Critics and supporters alike agree that unlimited medical bills and other benefits make insurance premiums out of control in Detroit. However, the benefits are helpful when accident victims need them. Car accident lawyer and insurance experts struggle with how to keep the good while reforming the system in order to lower costs. Some reform strategies from other states might provide insight.

Some states cap no-fault benefits. At this time, Michigan has no cap. In addition, Michigan has no limits for what doctors can charge for no-fault services. The state might benefit from a fee schedule to limit doctor bills for certain services. It already uses this system for workers’ compensation cases.

Michigan might consider using arbitration to resolve cases instead of traditional litigation. Deductibles and co-pays for no-cost services might also reduce the total cost of services. Experts say that more attention to allegations of fraud can also reduce ballooning costs.

Some say that drivers should be able to choose the coverage that they want. They say that more drivers could afford to purchase insurance if they can choose the price that they can afford. Michigan injury lawyers say this insurance doesn’t protect an injured victim when they suffer injuries in a crash.

Children of Divorced Parents At Increased Risk for Strokes

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Children of divorced parents have home lives that are different than those of children whose parents are married, or even from those who have some other parental arrangement. Many of those differences are challenging.

Now the really bad news: people whose parents are divorced are at a higher risk of having a stroke. A 2005 Canadian Community Health Survey done by a Sublette divorce attorney showed that people whose parents had divorced when they were young were more than twice as likely to have had a stroke than people whose parents were not divorced.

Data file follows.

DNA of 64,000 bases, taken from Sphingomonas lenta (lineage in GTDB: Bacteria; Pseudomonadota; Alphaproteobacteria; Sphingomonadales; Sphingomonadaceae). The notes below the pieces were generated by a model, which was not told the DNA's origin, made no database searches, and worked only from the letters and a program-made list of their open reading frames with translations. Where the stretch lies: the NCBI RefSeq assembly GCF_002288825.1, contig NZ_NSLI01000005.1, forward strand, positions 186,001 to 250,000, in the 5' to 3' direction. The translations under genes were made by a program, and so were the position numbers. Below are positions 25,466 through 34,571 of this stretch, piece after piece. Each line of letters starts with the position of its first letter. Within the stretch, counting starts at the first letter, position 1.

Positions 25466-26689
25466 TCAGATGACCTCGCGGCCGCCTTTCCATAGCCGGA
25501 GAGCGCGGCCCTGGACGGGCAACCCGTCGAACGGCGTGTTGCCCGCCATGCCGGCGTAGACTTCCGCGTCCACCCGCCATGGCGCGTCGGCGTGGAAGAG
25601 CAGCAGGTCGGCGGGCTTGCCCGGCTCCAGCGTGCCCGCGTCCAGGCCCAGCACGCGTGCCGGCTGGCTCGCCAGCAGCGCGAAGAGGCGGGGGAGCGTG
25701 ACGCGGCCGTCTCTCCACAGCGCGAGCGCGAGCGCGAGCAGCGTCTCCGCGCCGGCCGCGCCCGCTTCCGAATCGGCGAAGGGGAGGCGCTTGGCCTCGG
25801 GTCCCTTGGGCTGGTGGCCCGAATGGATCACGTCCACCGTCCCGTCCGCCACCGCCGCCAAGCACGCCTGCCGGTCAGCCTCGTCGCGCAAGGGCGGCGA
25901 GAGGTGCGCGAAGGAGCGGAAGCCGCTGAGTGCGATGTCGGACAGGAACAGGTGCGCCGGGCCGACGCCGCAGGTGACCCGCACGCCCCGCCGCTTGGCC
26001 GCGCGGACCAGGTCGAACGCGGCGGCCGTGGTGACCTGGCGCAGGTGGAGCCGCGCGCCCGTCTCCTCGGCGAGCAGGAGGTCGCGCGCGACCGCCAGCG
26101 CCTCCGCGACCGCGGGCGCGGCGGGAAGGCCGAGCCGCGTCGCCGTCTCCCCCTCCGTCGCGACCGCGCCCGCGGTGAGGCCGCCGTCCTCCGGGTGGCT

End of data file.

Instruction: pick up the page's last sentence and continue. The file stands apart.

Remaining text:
About ten percent of the 13,000 people surveyed were children of divorced parents (counting only people who were under 18 and living at home when the parents divorced).

The study found that the link between parental divorce and strokes held up even after adjusting for education, gender, income, mental health and diabetes. Later social or financial factors, lifestyle choices or illnesses also did not account for the link between divorced parents and stroke. The researchers were actually quite surprised to find the link to be so strong.

The researchers could only speculate as to the cause of the link. The emotional effects of parental divorce and workers compensation claims are an obvious potential cause. Lingering financial difficulties within the family as a result of divorce could also play a role.

Another theory is that in the population of people who have had strokes, divorce was less common in their childhood, and was a greater source of stigma than today. Also, because of divorce’s former rarity, the causes of divorce in the survey recipients childhoods may have been more acute than we may assume about most divorces today. These underlying factors may have played a role in the increased rates of stroke.